During the Civil War Mr. Spainhour enlisted March 10, 1862, in Company C, Forty-first Illinois Volunteer Infantry, under Colonel I. C. Pugh, and first went to Pittsburg Landing.  During the first day of the battle of Shiloh—April 6, 1862—he was wounded in the left arm and was under the surgeon’s care for ten days.  On rejoining his command he took part in the siege of Corinth and then went to Grand Junction, Mississippi, and from there to Holly Springs, taking part in the engagement at the latter place.  Returning to Grand Junction his regiment went from there to Boliver, Tennessee, in the spring of 1863.  They were next ordered to the Tallahatchie river to intercept General Hardy and keep him from crossing that stream.  From there they went to Memphis and with Grant’s expedition started for Vicksburg, but on reaching Coffeyville they found that the rebels had destroyed their rations at Corinth and were compelled to fall back to Holly Springs, where they lived for a week on parched corn without salt until Sherman arrived with provisions.  Returning to Memphis they took boats for the Yazoo river heights above Vicksburg, and after capturing the fort and destroying the magazine at that place they crossed the river and were in camp opposite Vicksburg for a week.  They were then assigned to the extreme left of Grant’s army, and were under fire in the siege of Vicksburg for forty-nine days.  From there they marched to Jackson, Mississippi, and in the hard-fought battle which occurred there July 12, 1864, the regiment lost heavily, only sixteen out of the tree hundred and fifty men who entered the fight being able to stack arms around the colors after the engagement was over.   The remnant of the regiment returned to Memphis, and in August, 1864, the survivors were mustered out.  Our subject remained in the service, however, and was with General Smith on the Red river expedition, and for a time was at Marietta, Georgia, and Kenesaw Mountain guarding railroads.  His command was with Sherman in the Atlanta campaign and on the march to the sea, and were then given charge of the prisoners captured on that march.  By boat they proceeded to Fort Beaufort, South Carolina, and then marched with Sherman to Goldsboro, North Carolina, where Mr. Spainhour was mustered out March 29, 1865.  He returned home immediately, arriving here on the 13th of April.

For two years after the war Mr. Spainhour was engaged in farming on the shares for Asbury Smallwood.  During that time he was married, January 18, 1866, to Miss Deborah Smallwood, a daughter of Asbury and Elizabeth Smallwood, natives of Virginia.  Her father was one of the earliest settlers of Macon county, Illinois, having located there before the winter of the “deep snow.” Unto our subject and his wife fifteen children were born, seven of whom died young, and David, the oldest, died May 20, 1892, at the age of twenty-four years.  Those living are Lura, who is now the wife of John L. Tackwell, of Creek township, and has one child, William Carl; Cory, who married Carrie Harrow and is operating a part of his father’s land; Virvin and Ellis, both at home; and Nettie, Maude, Russell and Alma, all in school.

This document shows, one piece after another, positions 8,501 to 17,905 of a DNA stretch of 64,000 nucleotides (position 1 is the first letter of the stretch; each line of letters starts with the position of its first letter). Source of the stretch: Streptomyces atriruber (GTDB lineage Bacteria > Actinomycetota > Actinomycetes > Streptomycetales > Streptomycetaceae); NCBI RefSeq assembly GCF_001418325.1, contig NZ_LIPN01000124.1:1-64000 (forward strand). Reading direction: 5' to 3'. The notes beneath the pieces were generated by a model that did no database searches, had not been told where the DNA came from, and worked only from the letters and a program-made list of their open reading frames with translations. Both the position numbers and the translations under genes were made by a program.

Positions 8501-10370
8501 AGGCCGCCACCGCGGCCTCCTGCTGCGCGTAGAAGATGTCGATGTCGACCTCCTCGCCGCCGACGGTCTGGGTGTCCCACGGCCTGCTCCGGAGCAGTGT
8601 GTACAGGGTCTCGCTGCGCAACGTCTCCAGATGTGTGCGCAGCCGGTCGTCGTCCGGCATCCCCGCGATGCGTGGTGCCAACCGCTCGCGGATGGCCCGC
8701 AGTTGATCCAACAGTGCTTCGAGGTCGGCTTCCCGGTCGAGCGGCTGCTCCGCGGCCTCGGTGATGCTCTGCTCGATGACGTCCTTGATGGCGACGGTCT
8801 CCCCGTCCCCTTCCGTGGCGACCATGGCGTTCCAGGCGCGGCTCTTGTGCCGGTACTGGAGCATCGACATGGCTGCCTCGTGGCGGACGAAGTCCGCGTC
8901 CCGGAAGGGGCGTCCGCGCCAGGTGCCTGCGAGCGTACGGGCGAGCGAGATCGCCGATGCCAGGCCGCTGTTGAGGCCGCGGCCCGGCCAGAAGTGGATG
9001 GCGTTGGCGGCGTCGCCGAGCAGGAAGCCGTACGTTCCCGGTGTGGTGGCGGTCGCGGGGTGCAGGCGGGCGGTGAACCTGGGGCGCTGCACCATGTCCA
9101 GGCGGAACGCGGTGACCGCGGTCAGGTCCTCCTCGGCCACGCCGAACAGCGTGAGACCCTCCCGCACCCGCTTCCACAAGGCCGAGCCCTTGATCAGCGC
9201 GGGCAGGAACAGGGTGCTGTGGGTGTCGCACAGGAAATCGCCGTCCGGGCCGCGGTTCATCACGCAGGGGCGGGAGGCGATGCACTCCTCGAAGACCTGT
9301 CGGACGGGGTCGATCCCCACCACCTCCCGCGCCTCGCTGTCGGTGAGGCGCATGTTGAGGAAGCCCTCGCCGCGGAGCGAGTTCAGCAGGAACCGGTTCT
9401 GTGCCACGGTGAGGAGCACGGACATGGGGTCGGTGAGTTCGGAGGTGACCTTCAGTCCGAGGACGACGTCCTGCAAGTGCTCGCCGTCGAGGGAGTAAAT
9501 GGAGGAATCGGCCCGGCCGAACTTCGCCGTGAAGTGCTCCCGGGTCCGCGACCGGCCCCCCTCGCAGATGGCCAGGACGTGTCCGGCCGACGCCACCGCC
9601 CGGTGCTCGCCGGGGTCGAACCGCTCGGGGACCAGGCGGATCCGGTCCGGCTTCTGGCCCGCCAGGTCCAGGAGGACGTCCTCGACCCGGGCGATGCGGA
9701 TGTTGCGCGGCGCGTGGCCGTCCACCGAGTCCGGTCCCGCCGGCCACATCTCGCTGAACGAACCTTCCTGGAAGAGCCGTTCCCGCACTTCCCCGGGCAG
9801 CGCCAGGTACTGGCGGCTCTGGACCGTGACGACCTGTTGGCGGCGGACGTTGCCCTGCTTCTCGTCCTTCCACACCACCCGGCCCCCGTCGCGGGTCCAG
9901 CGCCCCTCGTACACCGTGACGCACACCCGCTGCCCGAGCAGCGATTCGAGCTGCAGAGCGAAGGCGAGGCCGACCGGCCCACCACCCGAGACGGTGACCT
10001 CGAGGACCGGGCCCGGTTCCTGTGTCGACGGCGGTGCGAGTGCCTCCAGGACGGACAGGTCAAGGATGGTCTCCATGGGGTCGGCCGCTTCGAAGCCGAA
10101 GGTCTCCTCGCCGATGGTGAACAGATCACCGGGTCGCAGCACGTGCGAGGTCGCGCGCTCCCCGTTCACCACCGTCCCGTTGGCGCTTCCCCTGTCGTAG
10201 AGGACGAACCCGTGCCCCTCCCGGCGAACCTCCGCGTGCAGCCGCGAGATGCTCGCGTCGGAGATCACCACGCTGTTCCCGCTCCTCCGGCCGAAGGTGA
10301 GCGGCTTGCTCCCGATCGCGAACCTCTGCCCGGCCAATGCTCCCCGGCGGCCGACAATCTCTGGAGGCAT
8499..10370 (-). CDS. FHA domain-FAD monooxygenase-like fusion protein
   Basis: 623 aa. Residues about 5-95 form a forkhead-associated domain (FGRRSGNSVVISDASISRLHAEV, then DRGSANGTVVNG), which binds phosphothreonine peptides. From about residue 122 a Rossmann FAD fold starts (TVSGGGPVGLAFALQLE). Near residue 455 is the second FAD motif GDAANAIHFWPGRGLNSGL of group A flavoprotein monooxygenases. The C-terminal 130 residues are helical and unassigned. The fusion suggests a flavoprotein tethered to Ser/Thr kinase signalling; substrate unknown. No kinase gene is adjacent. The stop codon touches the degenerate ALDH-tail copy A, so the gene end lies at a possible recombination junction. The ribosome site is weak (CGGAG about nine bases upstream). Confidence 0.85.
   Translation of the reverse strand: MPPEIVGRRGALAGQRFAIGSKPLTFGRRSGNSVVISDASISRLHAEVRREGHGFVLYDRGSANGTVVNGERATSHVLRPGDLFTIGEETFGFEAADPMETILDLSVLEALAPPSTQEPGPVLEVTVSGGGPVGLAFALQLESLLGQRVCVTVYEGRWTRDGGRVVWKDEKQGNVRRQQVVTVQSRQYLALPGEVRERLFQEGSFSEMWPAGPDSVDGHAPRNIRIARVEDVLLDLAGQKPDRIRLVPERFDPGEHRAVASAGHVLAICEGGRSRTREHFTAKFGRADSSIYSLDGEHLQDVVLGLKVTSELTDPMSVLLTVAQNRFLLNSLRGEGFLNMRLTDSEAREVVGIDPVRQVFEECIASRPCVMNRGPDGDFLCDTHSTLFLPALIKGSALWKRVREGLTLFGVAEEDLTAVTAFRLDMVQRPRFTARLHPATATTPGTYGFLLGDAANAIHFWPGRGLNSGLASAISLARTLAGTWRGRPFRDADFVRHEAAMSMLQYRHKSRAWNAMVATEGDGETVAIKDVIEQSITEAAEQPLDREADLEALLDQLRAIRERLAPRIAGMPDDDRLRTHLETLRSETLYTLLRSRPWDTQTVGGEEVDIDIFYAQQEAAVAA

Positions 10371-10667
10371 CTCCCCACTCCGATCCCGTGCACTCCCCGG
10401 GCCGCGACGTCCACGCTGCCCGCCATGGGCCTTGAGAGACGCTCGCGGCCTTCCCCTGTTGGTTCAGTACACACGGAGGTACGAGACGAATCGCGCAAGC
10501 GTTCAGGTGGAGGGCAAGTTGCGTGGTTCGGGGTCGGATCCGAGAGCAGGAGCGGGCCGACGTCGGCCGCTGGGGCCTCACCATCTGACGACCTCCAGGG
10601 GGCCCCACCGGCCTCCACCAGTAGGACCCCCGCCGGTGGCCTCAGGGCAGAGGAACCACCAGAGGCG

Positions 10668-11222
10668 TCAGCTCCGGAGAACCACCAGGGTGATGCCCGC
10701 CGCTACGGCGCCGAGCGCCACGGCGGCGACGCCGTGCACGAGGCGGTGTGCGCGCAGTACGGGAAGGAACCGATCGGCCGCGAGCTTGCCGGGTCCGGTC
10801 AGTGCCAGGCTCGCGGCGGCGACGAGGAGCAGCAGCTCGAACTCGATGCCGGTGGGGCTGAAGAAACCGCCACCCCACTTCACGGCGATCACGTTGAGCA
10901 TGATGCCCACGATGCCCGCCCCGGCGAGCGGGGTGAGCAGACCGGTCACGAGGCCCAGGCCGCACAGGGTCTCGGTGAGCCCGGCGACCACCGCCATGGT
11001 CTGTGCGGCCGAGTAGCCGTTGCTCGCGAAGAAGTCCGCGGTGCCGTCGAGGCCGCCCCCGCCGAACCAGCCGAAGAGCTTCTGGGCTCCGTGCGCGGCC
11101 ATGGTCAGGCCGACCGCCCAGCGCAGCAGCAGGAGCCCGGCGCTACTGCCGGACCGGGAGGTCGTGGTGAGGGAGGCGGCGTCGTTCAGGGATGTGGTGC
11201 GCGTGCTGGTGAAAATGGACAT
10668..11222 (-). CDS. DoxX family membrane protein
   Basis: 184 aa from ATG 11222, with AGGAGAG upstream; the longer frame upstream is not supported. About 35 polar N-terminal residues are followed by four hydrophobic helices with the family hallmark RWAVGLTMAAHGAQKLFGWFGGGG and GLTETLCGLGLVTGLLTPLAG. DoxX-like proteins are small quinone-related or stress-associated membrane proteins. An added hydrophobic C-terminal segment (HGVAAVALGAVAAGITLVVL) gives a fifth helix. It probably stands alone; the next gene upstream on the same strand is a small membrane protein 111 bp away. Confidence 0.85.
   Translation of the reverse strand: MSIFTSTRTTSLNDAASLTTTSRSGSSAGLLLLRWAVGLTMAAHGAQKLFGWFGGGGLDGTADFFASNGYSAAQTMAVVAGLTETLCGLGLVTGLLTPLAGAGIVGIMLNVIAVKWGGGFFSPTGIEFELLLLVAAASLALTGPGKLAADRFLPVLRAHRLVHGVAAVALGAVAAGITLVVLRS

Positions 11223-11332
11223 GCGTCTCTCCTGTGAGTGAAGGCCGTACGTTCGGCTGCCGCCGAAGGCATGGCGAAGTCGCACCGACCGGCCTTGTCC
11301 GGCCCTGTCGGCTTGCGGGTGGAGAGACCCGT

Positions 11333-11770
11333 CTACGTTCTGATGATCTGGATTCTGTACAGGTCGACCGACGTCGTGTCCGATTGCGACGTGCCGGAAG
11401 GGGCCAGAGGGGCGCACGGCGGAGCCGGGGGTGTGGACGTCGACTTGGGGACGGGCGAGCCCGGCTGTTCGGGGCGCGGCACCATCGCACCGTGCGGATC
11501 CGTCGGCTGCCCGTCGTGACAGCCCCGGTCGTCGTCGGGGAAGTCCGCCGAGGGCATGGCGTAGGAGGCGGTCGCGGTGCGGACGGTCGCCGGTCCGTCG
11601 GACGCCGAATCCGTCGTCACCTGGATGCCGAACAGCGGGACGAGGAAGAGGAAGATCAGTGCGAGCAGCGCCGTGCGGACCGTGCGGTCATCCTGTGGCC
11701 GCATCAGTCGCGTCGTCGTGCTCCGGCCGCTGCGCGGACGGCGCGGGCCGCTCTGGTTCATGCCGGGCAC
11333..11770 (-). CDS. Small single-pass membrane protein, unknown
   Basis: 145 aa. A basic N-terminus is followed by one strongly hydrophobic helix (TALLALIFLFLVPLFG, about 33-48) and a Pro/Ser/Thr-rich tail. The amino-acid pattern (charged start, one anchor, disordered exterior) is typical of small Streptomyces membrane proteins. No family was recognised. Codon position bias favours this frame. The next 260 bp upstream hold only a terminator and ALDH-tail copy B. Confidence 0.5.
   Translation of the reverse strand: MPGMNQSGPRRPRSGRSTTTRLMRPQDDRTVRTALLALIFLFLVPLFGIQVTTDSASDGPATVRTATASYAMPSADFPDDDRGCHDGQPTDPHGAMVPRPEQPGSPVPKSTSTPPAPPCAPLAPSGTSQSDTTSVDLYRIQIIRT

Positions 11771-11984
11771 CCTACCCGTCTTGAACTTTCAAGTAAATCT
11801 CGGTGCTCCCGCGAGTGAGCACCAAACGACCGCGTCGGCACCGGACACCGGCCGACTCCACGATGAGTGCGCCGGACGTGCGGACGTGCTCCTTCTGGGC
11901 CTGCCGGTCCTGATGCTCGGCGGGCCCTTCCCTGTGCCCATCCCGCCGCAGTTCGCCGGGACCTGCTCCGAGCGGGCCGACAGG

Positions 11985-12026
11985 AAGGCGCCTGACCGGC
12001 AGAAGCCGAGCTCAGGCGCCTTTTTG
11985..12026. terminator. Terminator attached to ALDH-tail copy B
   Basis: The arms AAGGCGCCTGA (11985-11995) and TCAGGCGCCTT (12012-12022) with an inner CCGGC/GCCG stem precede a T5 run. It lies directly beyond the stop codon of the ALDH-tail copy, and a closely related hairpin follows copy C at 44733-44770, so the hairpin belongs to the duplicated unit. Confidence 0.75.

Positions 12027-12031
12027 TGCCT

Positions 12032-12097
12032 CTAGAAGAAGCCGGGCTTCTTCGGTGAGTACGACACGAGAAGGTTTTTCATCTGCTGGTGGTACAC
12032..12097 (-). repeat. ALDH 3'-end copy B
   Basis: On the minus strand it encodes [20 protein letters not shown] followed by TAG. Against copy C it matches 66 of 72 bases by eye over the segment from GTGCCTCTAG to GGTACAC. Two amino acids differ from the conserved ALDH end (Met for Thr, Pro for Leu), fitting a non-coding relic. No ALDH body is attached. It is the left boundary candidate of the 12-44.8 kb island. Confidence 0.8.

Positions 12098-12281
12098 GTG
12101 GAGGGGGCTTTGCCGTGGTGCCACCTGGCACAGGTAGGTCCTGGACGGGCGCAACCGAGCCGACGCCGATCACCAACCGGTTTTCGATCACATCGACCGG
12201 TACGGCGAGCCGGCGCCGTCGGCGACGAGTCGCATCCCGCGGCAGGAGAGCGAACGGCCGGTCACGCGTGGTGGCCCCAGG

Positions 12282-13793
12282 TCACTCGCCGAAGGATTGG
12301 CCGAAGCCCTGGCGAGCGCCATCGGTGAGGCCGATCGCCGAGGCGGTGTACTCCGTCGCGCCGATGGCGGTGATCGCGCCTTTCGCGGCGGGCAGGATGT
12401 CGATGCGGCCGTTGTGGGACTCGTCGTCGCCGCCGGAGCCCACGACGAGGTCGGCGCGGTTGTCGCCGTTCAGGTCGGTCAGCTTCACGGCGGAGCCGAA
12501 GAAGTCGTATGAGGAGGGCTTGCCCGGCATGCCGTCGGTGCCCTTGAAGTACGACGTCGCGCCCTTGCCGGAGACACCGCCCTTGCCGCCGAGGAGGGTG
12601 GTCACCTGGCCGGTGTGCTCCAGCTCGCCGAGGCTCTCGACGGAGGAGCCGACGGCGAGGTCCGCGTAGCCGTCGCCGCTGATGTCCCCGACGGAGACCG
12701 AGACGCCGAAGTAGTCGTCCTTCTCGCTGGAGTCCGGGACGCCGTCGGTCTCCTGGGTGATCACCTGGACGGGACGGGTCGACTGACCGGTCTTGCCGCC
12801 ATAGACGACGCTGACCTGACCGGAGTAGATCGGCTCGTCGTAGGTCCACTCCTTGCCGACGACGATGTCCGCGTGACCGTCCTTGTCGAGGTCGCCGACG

After leaving his father-in-law’s farm Mr. Spainhour operated a grist and sawmill on Salt creek, in Texas township, and then returned to the Smallwood farm.  Later he erected a flouringmill on the Sangamon river in Macon county, but after running it six months he sold out and returned to Creek township, DeWitt county, where he rented the Peter Murphy farm one year.  He then returned to the old place and remained there until 1874, when he bought eighty acres of land in Nixon township.  This he disposed of six months later, and then purchased one hundred and sixty acres of his present farm in Creek township, to which he has added from time to time until he now has four hundred twenty-five acres of well improved and highly cultivated land on sections 4, 5, and 9, and also has eighty acres on section 10.  He has given considerable attention to stock raising, but in 1901 laid aside all business cares and is now living a retired life.  He started on his business career without a dollar, and the success that he has achieved is due entirely to his own industry, good management and excellent business ability.  During the war he succeeded in saving thirteen hundred dollars.

In politics Mr. Spainhour is a Democrat, and as one of the leading and prominent citizens of his community he has been called upon to fill official positions of honor and trust.  He served as collector several terms, and was county supervisor six consecutive terms, during which time he was a member of all of the important committees, such as the finance and poor farm committees.  He is a member of Gilman Lodge, No. 455, K. P., and his wife is a member of the Christian church.
 MarriageAll Events and Facts on Marriage
ID: F600
Spouse: Smallwood, Lavina Deborah
Marriage: 18 JAN 1866  5018 De Witt Co., IL  
Sex: F
Birth: AUG 1850  DeWitt Co., IL  
Death: 02 MAR 1915  3427 DeWitt Co., IL  
Children
 
No. Sibling Sex Birth Death
1.
 Unknown Spainhour
U    
2.
 Unknown Spainhour
U    
3.
 Unknown Spainhour
U    
4.
 Unknown Spainhour
U    
5.
 Unknown Spainhour
U    
6.
 Unknown Spainhour
U    
7.
 David A. Spainhour
M30 JUL 1867 20 MAY 1892 728 
8.
 Lura Lavina SpainhourLura Lavina Spainhour has 1 child.
FJUN 1872 02 MAR 1915 3430 
9.
 Corry Allen Spainhour
MNOV 1874 07 DEC 1947 3431 
10.
 Henry Virvin SpainhourHenry Virvin Spainhour has 1 child.
MJAN 1879 25 SEP 1932 3432 
11.
 Ellis Earl Spainhour
MAUG 1880 04 JUL 1928 1751 
12.
 Lida A. Spainhour
FJAN 1883   
13.
 Lena Maude Spainhour
FJUN 1885   
14.
 Russell Eugene Spainhour
M11 JUN 1892 4391 25 JUN 1968 4392 
15.
 Alma M. Spainhour
FOCT 1894